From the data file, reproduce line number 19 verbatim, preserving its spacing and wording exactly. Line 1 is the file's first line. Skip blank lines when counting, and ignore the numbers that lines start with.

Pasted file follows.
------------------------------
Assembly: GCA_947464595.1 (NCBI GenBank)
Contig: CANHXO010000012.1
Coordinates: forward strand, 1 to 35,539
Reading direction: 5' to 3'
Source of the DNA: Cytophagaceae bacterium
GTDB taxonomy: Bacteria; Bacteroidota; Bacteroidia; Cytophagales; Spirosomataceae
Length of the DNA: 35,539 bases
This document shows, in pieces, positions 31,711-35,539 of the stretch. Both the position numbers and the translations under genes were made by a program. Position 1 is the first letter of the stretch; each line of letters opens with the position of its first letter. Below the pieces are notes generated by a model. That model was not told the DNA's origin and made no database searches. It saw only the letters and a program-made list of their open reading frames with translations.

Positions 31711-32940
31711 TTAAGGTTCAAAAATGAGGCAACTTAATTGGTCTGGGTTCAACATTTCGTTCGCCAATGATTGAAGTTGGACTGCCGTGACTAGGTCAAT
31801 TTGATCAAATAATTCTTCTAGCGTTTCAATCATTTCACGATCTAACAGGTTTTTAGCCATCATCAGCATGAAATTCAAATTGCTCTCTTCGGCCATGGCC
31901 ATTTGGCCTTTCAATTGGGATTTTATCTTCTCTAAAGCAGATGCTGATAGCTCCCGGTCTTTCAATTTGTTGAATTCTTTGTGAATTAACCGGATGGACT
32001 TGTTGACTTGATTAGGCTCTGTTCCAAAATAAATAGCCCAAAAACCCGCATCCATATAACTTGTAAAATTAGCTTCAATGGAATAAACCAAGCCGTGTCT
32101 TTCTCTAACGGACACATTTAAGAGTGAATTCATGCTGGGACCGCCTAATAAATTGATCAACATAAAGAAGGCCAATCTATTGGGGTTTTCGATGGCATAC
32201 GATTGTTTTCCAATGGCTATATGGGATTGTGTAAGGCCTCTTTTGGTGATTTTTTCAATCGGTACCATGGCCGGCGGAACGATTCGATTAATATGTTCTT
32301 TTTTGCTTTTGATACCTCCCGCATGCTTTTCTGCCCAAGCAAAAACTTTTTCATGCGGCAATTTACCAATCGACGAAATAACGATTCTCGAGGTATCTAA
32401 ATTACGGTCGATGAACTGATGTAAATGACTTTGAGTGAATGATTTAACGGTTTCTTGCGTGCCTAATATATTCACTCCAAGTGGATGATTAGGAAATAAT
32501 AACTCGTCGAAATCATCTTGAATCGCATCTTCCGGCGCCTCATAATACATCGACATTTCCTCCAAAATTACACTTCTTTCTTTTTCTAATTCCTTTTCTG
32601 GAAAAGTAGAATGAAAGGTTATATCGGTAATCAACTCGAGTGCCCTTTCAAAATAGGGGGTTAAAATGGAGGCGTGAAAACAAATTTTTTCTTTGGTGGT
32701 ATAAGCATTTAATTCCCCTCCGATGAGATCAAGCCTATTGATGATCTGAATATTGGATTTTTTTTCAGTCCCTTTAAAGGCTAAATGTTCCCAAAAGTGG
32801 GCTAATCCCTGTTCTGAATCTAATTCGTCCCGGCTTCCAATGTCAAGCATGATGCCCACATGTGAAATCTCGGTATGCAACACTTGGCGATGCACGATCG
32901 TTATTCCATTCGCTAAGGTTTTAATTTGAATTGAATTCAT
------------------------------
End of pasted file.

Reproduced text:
32601 GAAAAGTAGAATGAAAGGTTATATCGGTAATCAACTCGAGTGCCCTTTCAAAATAGGGGGTTAAAATGGAGGCGTGAAAACAAATTTTTTCTTTGGTGGT